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Assault Penalties and Defenses

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When facing an assault charge in Arizona, it is important to understand the potential consequences and available defenses. The law firm of Colburn Hintze Maletta is a leading authority on assault defense in Arizona, providing expert legal representation to those charged with assault.

Assault charges can range from misdemeanors to felonies, each with varying penalties.

For instance, a Class 1 misdemeanor assault could lead to up to 6 months in jail, while a Class 2 felony aggravated assault might result in up to 12.5 years of imprisonment for first-time offenders.

If you or someone you know is facing assault charges in Arizona. Colburn Hintze Maletta offers a free consultation, providing an opportunity to understand your situation better and discuss potential defense strategies.

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Assault Penalties and Defenses

Arizona Assault Laws 

Under ARS 13-1203 and ARS 13-1204, assault in Arizona can be classified based on the severity of the act:

  • Simple Assault (ARS 13-1203): This form involves intentionally, knowingly, or recklessly causing any physical injury to another person, or causing someone to reasonably fear imminent bodily harm.
  • Aggravated Assault (ARS 13-1204): This more severe form of assault occurs under certain aggravating circumstances, such as using a deadly weapon or causing serious physical injury.

Understanding these categories is the first step in handling an assault charge in Arizona.

aggravated assault with a gun

Aggravated Assault Charges 

In Arizona, aggravated assault is a more serious form of assault that carries harsher penalties and is categorized under ARS 13-1204. This elevation in charge typically occurs under specific aggravating circumstances. 

 Here are some common examples of situations that may lead to aggravated assault charges:

  • Use of a Deadly Weapon or Dangerous Instrument: If the assault involves the use of a firearm, knife, or any object that under the circumstances could be considered dangerous or deadly, the charges are likely to be elevated to aggravated assault.
  • Causing Serious Physical Injury: An assault resulting in significant physical injuries, such as broken bones, disfigurement, or injuries requiring substantial medical intervention, can be classified as aggravated assault.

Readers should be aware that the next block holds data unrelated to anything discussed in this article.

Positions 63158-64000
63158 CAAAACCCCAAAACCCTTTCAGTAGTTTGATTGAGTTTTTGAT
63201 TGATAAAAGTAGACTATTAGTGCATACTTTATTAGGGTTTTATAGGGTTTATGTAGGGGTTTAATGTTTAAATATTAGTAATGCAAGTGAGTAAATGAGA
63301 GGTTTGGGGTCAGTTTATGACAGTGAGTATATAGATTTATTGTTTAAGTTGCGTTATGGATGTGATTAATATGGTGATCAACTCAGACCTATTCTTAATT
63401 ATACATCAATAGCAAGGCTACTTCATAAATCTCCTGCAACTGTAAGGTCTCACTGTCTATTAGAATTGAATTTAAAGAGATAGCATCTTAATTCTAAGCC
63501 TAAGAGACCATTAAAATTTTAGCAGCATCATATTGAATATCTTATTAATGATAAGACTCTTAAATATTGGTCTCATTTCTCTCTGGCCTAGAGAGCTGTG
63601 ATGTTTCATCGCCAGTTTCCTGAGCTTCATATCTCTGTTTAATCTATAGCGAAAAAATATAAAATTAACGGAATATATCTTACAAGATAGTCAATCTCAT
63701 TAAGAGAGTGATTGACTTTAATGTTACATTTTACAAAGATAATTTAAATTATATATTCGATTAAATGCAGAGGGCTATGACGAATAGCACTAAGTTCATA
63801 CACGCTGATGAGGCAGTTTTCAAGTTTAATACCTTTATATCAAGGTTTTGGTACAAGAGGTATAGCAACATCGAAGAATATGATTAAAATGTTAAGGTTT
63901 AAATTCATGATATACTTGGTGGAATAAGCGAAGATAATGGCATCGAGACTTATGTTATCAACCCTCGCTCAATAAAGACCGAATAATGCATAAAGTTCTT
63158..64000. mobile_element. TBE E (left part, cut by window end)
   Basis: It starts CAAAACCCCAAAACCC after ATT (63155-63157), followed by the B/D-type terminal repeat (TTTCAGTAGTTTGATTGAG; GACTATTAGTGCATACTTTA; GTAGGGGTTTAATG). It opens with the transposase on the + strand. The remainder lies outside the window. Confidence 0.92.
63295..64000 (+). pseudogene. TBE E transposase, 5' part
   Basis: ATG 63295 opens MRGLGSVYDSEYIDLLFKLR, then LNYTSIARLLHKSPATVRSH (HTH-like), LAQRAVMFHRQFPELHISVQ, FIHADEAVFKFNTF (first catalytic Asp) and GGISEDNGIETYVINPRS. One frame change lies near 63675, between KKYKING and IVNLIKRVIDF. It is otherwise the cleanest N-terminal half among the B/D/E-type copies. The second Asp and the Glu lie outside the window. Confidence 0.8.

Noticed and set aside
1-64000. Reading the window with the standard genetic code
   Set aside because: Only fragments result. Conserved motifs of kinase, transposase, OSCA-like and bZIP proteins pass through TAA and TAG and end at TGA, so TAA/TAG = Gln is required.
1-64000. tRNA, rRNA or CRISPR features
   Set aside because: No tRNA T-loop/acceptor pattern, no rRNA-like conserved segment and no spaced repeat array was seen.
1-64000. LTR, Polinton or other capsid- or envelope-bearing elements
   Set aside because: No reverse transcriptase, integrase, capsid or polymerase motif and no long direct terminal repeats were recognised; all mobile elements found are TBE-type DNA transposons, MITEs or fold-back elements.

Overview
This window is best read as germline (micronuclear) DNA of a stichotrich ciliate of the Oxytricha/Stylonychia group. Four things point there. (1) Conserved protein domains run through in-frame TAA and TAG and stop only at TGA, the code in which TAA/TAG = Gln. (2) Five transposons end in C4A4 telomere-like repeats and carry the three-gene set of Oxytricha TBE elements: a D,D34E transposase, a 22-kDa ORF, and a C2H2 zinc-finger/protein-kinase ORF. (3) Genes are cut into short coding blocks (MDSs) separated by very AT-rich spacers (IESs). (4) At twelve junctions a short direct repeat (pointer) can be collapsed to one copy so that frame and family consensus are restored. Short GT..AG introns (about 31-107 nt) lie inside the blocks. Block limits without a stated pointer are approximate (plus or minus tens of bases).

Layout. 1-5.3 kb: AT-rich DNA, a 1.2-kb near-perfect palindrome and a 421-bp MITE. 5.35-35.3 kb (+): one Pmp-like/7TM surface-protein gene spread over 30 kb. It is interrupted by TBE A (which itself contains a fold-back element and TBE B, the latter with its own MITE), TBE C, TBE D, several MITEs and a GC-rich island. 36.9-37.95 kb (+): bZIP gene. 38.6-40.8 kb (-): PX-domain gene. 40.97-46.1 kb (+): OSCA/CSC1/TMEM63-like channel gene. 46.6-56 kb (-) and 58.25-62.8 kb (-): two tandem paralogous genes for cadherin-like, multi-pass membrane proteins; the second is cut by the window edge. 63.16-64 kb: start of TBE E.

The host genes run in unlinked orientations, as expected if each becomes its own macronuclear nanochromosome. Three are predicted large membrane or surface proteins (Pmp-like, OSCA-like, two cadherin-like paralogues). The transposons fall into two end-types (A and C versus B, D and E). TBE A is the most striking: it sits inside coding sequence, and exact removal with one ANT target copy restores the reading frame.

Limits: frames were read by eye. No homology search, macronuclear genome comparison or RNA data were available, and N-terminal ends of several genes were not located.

• Assault Against Certain Victims: Arizona law specifies that an assault against certain types of victims automatically qualifies as aggravated. This includes assaults against police officers, firefighters, teachers, healthcare providers, or prosecutors while they are performing their official duties.
  • Assault While Committing Other Serious Crimes: If an assault occurs in conjunction with another felony, such as burglary, kidnapping, or sexual assault, it can be charged as aggravated assault.
  • Restraining the Victim: Assaults where the perpetrator restrains the victim, such as binding them or physically holding them to restrict their movement, can lead to aggravated assault charges.
  • Assaults Resulting in Temporary but Substantial Disfigurement or Loss or Impairment of Any Body Part or Organ: If the assault causes temporary but significant harm, such as impaired vision or hearing, or substantial disfigurement, it can be classified as aggravated.
  • Assault Committed After Entering the Private Home of Another: Assaults that occur after the assailant unlawfully enters or remains in someone else’s home can also be elevated to aggravated assault.


jail time as assault penalty

Assault Penalties

In Arizona, the penalties for assault convictions vary widely based on the severity of the offense, the circumstances surrounding the incident, and the defendant’s criminal history. 

 Here’s a more detailed look at the potential penalties for misdemeanor and felony assault charges:

Misdemeanor Assault (ARS 13-1203)

  1. Class 1 Misdemeanor: The most serious misdemeanor assault, often involving physical injury or touching with the intent to provoke. Penalties can include:

    • Up to 6 months in jail
    • Fines of up to $2,500
    • Probation for up to 3 years
    • Possible community service or mandatory anger management classes